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Movie Review: Beauty and the Beast 3D

January 13, 2012

Beauty and the Beast 3D – A Walt Disney Pictures’ Release

http://disney.go.com/beauty-and-the-beast/

Release Date: January 13th, 2012

Rated G for some scary scenes

Running time: 84 minutes

Gary Trousdale (dir.)

Kirk Wise (dir.)

Linda Woolverton (animation screenplay)

Roger Allers (story supervisor)

Alan Menken (music)

Paige O’Hara as Belle (voice)

Robby Benson as Beast (voice)

Richard White as Gaston (voice)

Jerry Orbach as Lumiere (voice)

David Ogden Stiers as Cogsworth / Narrator (voice)

Angela Lansbury as Mrs. Potts (voice)

Bradley Pierce as Chip (voice) (as Bradley Michael Pierce)

Rex Everhart as Maurice (voice)

Jesse Corti as Lefou (voice)

Hal Smith as Philippe (voice)

©Walt Disney Pictures.  All Rights Reserved.

Belle (Paige O’Hara) and the Beast share a beautiful dance in Beauty and the Beast 3D.

Our reviews below:

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Beauty and the Beast 3D Review By John C.

**** (out of 4)

The first animated film to ever be nominated for Best Picture at the Oscars, Beauty and the Beast is an excellent film that has been beloved by many audiences since it was first released in 1991.  Now the Disney classic is getting the 3D treatment, and I’m happy to report that the third dimension doesn’t take away from the beautiful visuals.  I’ve seen the film several times over the years, but in many ways the theatre experience made me feel like I was seeing the film for the first time, even from behind the glasses.

Belle (voice of Paige O’Hara) is the booksmart and beautiful daughter of an inventor, Maurice (Rex Everhart), and the one that the mean Gaston (Richard White) has his sights set on to marry.  But when Belle’s father goes missing, she sets out to find him and encounters a dark castle in the woods that is home to the Beast (Robby Benson).  Trapped at his castle with only his servants who have been turned into talking furniture as his friends, the Beast is a conflicted prince who can only return to being human if someone can see his beauty from within.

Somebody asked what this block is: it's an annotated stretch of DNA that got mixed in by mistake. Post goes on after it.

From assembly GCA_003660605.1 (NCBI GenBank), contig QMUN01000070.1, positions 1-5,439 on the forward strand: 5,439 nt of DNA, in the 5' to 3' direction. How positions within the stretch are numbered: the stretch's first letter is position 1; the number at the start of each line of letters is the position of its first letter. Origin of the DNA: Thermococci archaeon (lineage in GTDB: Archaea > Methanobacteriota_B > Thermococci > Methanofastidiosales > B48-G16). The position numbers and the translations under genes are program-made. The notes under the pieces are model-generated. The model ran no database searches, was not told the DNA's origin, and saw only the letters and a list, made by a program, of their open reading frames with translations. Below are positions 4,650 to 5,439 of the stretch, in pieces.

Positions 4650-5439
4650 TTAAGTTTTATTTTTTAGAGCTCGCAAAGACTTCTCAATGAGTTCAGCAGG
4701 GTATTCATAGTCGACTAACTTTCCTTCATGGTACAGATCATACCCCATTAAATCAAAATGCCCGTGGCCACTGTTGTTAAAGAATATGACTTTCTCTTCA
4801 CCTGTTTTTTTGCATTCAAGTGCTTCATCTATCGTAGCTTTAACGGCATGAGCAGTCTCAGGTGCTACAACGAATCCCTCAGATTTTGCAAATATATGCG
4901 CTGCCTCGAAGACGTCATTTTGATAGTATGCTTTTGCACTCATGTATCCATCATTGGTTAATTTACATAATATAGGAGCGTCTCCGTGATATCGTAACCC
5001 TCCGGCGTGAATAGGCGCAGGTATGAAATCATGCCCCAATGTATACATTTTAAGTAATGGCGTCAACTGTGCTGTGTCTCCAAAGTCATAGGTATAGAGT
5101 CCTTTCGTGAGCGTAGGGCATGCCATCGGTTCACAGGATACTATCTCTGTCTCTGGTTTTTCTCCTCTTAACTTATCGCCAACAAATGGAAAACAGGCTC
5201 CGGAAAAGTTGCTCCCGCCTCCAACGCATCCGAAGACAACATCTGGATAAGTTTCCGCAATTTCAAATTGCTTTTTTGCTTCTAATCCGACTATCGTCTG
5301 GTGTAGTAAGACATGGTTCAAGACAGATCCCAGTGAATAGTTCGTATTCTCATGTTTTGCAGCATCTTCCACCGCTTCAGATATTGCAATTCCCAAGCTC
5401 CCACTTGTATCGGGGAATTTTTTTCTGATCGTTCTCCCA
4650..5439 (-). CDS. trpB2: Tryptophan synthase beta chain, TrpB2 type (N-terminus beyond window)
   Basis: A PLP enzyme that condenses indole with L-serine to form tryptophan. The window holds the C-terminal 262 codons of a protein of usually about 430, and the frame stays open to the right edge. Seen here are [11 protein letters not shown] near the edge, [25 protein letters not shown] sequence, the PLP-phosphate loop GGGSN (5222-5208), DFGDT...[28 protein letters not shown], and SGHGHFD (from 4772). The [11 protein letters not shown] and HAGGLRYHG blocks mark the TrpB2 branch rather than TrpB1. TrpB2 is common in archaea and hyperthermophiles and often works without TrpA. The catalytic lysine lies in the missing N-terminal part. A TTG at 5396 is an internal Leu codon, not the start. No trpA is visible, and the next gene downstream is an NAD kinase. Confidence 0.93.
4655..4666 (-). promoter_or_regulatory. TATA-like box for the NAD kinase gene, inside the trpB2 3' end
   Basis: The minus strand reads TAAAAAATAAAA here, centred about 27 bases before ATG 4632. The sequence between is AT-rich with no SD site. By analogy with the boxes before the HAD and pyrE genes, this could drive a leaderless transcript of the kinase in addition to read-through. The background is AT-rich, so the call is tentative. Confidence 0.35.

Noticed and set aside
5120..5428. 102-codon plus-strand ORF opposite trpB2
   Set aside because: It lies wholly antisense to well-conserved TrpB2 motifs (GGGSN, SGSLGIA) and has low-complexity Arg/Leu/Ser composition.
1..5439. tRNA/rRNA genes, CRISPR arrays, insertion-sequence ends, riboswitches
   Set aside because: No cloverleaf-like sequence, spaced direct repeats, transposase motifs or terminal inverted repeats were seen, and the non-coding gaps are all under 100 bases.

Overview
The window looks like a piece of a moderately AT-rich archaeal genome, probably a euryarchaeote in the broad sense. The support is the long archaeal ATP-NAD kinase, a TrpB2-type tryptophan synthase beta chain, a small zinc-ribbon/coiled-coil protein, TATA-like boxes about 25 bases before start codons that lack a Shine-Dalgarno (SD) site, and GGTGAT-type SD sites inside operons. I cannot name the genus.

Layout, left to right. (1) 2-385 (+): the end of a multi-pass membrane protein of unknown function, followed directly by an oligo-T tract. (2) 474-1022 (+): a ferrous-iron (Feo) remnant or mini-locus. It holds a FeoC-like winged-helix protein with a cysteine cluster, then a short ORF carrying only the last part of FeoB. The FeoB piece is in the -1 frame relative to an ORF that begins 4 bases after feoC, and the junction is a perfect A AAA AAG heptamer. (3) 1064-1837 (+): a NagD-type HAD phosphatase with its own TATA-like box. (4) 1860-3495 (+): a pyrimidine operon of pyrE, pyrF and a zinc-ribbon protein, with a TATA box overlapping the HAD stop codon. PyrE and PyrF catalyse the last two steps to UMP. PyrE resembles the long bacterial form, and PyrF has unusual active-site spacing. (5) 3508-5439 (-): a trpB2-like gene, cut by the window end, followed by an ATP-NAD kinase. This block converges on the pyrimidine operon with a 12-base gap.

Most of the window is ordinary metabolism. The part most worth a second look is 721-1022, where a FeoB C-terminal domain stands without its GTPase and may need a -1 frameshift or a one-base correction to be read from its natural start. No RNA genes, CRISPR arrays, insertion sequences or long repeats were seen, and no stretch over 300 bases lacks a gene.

For me, the 3D actually works surprisingly well here, and even better than it did for Disney’s masterpiece The Lion King last September.  Even though the film is obviously just as good without the added dimension, the conversion is done with a respect for the original visuals.  The iconic ballroom scene is nothing short of breathtaking, as the chandelier swoops right in front of our eyes and the title song beautifully plays all around us.  In many ways, this is the perfect scene to demonstrate how an animated 3D conversion should be done.  We really do sense the depth in the way that the characters dance around the sweeping background, and it’s impossible not to be moved by this iconic scene.

Some will see the 3D as entirely needless, but I actually liked the way that it adds a nice sense of depth to a lot of the memorable scenes.  It also helps bring the film to a new generation of fans, who have likely never had the privilege of seeing it in all of its glory on the big screen.  After over twenty years, the film still holds up.   From the animation to the music, Beauty and the Beast is a beautiful film that is every bit worth seeing on the big screen.

Before all showings of Beauty and the Beast 3D, audiences are also treated to the hilarious short film Tangled Ever After.  Following the adventures of lovable horse Maximus and Pascal the chameleon on Rapunzel’s wedding day, we are taken on a wild 3D adventure around the kingdom in search of some missing rings.  I was a big fan of the wonderful Tangled, and this brilliant short film is a worthy sequel of sorts to the feature length action.  

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Beauty and the Beast 3D Review by Erin V.  

***3/4 (out of 4)

We all know the story of Beauty and the Beast, and have probably watched Disney’s 1991 version countless times on VHS/DVD/Blu-Ray.  But now, for the first time in approx. 20 years, the film is back on the big screen.  Like the re-release of The Lion King last year, and Finding Nemo to get its due later this year, Beauty and the Beast is presented in 3D.  I had some complaints with the transfer for The Lion King, but they were not as present here.  The format works well for the most part, with the colour palette bright enough to shine through.  My guess is Finding Nemo will be the same.

While it’s in for its limited engagement, try to catch this one if you can.  The first animated film to be nominated for Best Picture (followed in 2009 by Up, the first time a film has been nominated after the creation of the Best Animated Feature category), the film has a definite place in cinematic history.  A mix of humour and darker elements, and plenty of wonderful song sequences, in terms of nostalgia, this one deserves another look in the spotlight.  In some ways viewing the film’s re-release feels both old and new, and it is a treat to see on the big screen.